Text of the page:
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|1867 Sep - Aug 1868
||Nabíl-i-A‘zam was dispatched to Iraq and Iran to inform the Bábís of the advent of Bahá'u'lláh. He was further instructed to perform the rites of pilgrimage on Bahá'u'lláh's behalf in the House of the Báb and the Most Great House in Baghdad. [BKG250; EB224; GPB176–7]
For details of his mission see EB224–7.
On hearing Nabíl's message, the wife of the Báb, Khadíjih Khánum, immediately recognized the station of Bahá'u'lláh. [EB225]
Nabil was the first Bahá'í to perform pilgrimage to the house of the Báb in Shiraz in fall 1866, in accordance with the rites prescribed in the Surat al-ḥajj revealed by Bahá'u'lláh. He also went to Baghdad and performed the pilgrimage to the House of Bahá'u'lláh in spring 1867, according to another sura, Surat al-damm written by Bahá'u'lláh for that purpose. Nabil’s pilgrimage to those two houses marked the inception of pilgrimage laws ordained by Bahá'u'lláh later in his Kitāb-i-Aqdas. For the rites of these two pilgrimages performed by Nabíl see SA113–15. [GPB176-177, “Nabil-e aʿzam Zaranadi, Mollā Mohammad,” by Vahid Rafati, Encyclopædia Iranica, DB434-435]
||Shiraz; Iran; Baghdad; Iraq
||Nabil-i-Azam; Pilgrims; Pilgrimage; First pilgrims; Khadijih Khanum; House of Bahaullah (Baghdad)
|1869 Early in the year
||Hájí Amín-i-Iláhí arrived in `Akká from Iran and was the first pilgrim to see Bahá'u'lláh. [DH33]
He was `only able to do so in the public bath, where it had been arranged that he should see Bahá'u'lláh without approaching Him or giving any sign of recognition'. This was the bath of Al-Jazzár. [DH33; GBP817]
||Haji Amin (Abul-Hasan-i-Ardikani); Public baths; Pilgrims; First pilgrims
|1870. 22 Jun
||Mírzá Mihdí, the Purest Branch, fell through the skylight in the roof of the prison in `Akká onto a crate lying on the floor below. [BKG311–12; GBP188; RB3:205]
It was a normal practice for prisoners to go onto the roof in the summer evenings for fresh air. [RB3:205]
He was chanting the verses of Bahá'u'lláh's Qasídiy-i-Varqá'íyyih. [RB3:206]
He was so badly injured that his clothes have to be torn from him. [RB206]
Bahá'u'lláh came to him at His bedside and asked His son whether he wished to live; the Purest Branch begged Bahá'u'lláh to accept his life as a ransom for the opening of the gates of the prison to pilgrims. Bahá'u'lláh accepted this sacrifice. [BKG311–12; GPB188; RB3:208]
||Mirza Mihdi (Purest Branch); Qasidiyyih-Varqaiyyih (Ode of the Dove); Citadel; Pilgrimage; Pilgrims; First pilgrims
|1898. 22 Sep
||The first Western pilgrims departed for `Akká, travelling via New York and Paris. [BFA1:XXVIII, 140–1, 230]
It was arranged by Phoebe Hearst, who had already planned a journey to Egypt for the autumn. [BFA1:140, AY60]
There were 15 pilgrims in all. Among them is Ibáhím Kheiralla. [AB68; AY111]
||New York; United States
||Pilgrimage; First pilgrims; Pilgrims; Phoebe Hearst; Lua Getsinger; Edward Getsinger; Robert Turner; Ibrahim George Kheiralla
|1898. 10 Dec
||The first Western pilgrims arrived in `Akká. [AB68; BBD13; BBRXXX; DH214; GPB257; SCU13; Bahá'í Teachings]
They divided themselves into three parties, using Cairo as a staging post. [AB68; BFA1:143; SBBH1:93]
See AB68–72; BFA2:9; DH61; GPB257, 259 for those included in the pilgrimage group.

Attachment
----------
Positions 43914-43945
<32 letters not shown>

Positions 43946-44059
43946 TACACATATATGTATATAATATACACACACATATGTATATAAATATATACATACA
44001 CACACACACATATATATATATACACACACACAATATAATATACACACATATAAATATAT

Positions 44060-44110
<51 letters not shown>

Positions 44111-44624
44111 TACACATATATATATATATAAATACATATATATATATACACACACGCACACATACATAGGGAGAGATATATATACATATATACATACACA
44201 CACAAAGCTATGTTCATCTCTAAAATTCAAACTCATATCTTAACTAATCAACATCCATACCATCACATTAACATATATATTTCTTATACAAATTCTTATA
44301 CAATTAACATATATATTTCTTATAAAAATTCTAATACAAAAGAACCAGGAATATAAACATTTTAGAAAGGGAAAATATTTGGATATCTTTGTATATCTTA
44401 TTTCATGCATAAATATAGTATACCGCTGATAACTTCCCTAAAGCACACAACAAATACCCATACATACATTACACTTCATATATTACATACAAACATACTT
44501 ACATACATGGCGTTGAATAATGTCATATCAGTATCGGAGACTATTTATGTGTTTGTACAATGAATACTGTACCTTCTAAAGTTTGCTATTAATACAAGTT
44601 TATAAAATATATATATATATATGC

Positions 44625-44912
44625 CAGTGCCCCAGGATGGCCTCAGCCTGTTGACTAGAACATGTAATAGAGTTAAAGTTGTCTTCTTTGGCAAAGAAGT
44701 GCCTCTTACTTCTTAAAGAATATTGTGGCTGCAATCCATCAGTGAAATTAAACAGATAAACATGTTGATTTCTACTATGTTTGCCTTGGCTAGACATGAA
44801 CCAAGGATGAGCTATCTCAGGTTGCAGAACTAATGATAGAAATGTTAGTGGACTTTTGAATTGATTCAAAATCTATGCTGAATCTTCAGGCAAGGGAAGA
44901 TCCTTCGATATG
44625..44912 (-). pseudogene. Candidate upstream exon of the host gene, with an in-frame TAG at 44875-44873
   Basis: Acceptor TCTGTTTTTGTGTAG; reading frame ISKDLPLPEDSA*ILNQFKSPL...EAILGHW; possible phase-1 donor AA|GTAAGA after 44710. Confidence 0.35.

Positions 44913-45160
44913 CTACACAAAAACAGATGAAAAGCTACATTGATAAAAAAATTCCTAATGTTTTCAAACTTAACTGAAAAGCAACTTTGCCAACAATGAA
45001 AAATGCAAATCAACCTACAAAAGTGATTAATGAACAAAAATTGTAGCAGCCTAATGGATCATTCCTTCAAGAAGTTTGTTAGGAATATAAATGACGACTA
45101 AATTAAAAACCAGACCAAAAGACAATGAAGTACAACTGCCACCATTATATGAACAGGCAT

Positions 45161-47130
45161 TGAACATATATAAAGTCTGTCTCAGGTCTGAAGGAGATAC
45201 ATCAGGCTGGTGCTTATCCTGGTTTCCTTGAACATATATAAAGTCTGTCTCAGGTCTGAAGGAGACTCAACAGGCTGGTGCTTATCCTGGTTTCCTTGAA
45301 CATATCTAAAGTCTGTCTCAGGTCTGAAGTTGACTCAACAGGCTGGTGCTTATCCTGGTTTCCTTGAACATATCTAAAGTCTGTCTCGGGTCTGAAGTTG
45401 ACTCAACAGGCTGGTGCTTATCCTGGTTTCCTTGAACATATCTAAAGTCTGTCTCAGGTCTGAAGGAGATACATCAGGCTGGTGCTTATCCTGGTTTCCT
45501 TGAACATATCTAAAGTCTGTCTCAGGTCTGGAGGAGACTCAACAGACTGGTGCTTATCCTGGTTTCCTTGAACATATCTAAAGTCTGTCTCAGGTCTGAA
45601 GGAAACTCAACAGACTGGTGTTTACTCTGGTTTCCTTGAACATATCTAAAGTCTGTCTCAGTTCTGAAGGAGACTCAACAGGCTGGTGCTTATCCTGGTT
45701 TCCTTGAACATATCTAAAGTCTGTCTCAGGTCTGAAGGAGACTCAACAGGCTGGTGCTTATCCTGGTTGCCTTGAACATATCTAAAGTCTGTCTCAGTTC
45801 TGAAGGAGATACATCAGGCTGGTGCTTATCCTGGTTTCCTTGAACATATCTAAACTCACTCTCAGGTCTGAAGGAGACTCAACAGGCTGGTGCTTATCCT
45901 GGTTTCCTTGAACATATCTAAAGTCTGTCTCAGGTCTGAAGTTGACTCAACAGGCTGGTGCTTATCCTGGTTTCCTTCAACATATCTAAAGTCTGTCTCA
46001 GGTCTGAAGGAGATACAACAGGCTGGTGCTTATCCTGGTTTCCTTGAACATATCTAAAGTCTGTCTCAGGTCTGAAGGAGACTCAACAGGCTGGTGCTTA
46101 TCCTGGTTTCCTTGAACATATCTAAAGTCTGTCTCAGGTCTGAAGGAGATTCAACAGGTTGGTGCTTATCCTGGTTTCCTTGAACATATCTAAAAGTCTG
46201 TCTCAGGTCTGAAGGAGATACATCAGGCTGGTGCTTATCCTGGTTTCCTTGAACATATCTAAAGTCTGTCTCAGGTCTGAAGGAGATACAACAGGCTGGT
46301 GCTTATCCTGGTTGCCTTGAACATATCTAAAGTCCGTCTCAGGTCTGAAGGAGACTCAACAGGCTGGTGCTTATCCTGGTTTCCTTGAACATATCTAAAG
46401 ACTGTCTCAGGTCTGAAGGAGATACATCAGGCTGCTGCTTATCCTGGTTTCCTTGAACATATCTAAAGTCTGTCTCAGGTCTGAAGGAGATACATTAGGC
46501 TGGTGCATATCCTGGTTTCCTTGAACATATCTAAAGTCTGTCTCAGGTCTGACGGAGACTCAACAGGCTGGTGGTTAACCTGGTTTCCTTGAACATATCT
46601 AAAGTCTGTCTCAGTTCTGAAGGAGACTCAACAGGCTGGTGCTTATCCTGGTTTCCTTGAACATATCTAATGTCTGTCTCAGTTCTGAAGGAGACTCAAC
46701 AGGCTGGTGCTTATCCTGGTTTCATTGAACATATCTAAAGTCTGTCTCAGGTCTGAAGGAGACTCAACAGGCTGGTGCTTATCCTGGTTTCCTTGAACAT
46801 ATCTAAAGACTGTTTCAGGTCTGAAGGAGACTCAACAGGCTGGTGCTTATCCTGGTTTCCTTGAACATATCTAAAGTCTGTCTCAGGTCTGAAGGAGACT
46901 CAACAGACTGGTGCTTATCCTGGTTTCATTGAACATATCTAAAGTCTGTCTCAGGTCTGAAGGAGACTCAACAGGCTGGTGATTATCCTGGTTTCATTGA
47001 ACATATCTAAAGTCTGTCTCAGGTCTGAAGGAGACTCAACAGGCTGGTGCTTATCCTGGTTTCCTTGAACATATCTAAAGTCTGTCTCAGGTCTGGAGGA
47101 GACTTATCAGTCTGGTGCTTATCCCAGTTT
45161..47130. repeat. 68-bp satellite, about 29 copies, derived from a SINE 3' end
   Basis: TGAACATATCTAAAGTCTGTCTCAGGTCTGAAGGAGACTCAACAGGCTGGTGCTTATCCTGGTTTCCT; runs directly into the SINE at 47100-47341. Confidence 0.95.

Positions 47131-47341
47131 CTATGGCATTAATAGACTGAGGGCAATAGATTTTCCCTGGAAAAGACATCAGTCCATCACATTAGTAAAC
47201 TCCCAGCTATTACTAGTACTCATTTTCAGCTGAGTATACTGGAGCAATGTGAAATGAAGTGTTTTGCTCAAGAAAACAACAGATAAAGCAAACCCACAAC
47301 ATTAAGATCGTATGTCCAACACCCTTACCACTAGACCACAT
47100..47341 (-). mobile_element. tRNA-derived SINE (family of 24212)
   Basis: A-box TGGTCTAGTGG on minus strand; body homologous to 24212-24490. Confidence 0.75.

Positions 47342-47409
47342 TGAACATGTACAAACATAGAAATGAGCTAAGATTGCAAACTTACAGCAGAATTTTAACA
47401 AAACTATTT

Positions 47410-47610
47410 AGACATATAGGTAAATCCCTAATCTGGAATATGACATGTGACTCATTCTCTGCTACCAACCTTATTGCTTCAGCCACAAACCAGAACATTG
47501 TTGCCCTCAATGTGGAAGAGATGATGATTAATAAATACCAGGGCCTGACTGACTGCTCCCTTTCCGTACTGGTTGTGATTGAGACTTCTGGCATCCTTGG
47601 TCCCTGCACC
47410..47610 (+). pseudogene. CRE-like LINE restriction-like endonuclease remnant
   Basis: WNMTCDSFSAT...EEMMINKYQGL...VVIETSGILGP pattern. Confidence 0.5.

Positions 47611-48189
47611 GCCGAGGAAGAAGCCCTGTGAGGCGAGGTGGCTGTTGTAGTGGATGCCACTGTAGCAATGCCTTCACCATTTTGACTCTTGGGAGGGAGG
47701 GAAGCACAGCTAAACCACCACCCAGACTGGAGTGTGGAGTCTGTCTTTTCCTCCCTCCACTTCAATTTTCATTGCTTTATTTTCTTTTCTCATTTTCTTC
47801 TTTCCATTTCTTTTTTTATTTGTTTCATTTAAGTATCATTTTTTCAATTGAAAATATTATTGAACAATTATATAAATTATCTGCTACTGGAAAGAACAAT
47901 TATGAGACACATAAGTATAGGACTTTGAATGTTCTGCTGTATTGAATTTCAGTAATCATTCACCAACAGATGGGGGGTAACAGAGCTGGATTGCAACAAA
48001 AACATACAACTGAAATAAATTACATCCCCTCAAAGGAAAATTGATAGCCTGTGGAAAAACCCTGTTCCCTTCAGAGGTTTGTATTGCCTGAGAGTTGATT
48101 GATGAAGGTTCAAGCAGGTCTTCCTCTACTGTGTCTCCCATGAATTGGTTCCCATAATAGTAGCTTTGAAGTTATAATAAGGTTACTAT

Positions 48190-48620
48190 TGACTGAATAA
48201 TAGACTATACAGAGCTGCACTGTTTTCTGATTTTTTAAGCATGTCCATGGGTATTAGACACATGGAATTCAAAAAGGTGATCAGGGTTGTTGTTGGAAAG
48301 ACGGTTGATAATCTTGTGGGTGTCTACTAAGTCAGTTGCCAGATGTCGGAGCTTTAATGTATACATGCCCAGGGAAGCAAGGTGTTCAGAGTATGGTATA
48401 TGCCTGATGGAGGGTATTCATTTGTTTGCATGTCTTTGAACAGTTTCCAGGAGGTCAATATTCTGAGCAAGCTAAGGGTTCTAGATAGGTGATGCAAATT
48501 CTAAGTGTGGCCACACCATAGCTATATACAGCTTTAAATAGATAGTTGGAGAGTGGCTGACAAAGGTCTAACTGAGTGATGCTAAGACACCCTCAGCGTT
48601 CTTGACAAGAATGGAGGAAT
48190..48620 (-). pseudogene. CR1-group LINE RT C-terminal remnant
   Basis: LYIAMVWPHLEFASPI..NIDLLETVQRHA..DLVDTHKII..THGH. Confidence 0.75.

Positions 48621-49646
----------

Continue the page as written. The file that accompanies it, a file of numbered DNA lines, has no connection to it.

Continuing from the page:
Included were Mrs Hearst's nieces, a few American friends and, joining in London, Mrs Mary Thornburgh-Cropper and her mother. [SCU13. CH234-236]
In Paris the group was joined by two nieces of Mrs Hearst, Mrs Thornburgh, her daughter Miriam Thornburgh-Cropper and May Bolls. [AB68]
There were further additions in Egypt. [AB68]
See BFA1:143–4 for those included in the first group.
Among the group was Robert Turner, the first member of the black race to become a Bahá'í. For 35 years, Turner faithfully served as butler to Phoebe Apperson Hearst and Senator George Hearst, parents of newspaper magnate William Randolph Hearst. [AB72; BBD227; BFA1:139; GPB259]
`Abdu'l-Bahá received the pilgrims in the House of `Abdu'lláh Páshá. [BBD13, 108; DH61]
See AB68–71; BW16:104–5; CH235–6 and GPB257–9 for the pilgrims' responses to the pilgrimage.Edward Getsinger made a recording of `Abdu'l-Bahá chanting a prayer. [BFA1:160]
The Getsingers returned from the pilgrimage with an Arabic copy of the Kitáb-i-Aqdas which was later translated by Anton Haddad. [BFA2:11]
See Star of the West, vol. VII, No. 4 or "Lua Getsinger - Herald of the Covenant" By Amine DeMille for a description of how 'Abdu'l-Bahá gave Lua the power to speak. iiiii
||Akka; Cairo; Egypt
||Pilgrims; Pilgrimage; First pilgrims; Mary Virginia Thornburgh-Cropper; Robert Turner; First believers by background; Edward Getsinger; Lua Getsinger; Anton Haddad; Kitab-i-Aqdas (Most Holy Book); House of Abdullah Pasha; Abdul-Baha, Voice recording of
|1898. c. 20 Dec
||The second group of Western pilgrims arrived in `Akká, and stayed three days before returning to Cairo. [BFA1:145]
See BFA1:145 for those included in this group.
||Pilgrimage; First pilgrims; Pilgrims
|1899 16 Feb
||The third group of Western pilgrims arrived in the Holy Land. [BFA1:145]
See BFA1:145 for those in the group.
||Pilgrimage; Pilgrims; First pilgrims
||Thomas Breakwell went on pilgrimage to `Akká, the first Englishman to do so. [BFA2:154; BW7:709]
For an account of this pilgrimage see AB77 and BW7:710.
||Thomas Breakwell; Pilgrimage; First pilgrims
|1927 11 Mar
||Sadie Oglesby and her daughter Bertha Parvine arrived in Haifa, the first black American women to make the pilgrimage. [TMW173, 206, SETPE1p141-145]
||Pilgrims; First pilgrims
|1957 3 Feb
||Enoch Olinga arrived in the Holy Land, the first black African Bahá’í to go on pilgrimage.
||Enoch Olinga; First pilgrims; Pilgrims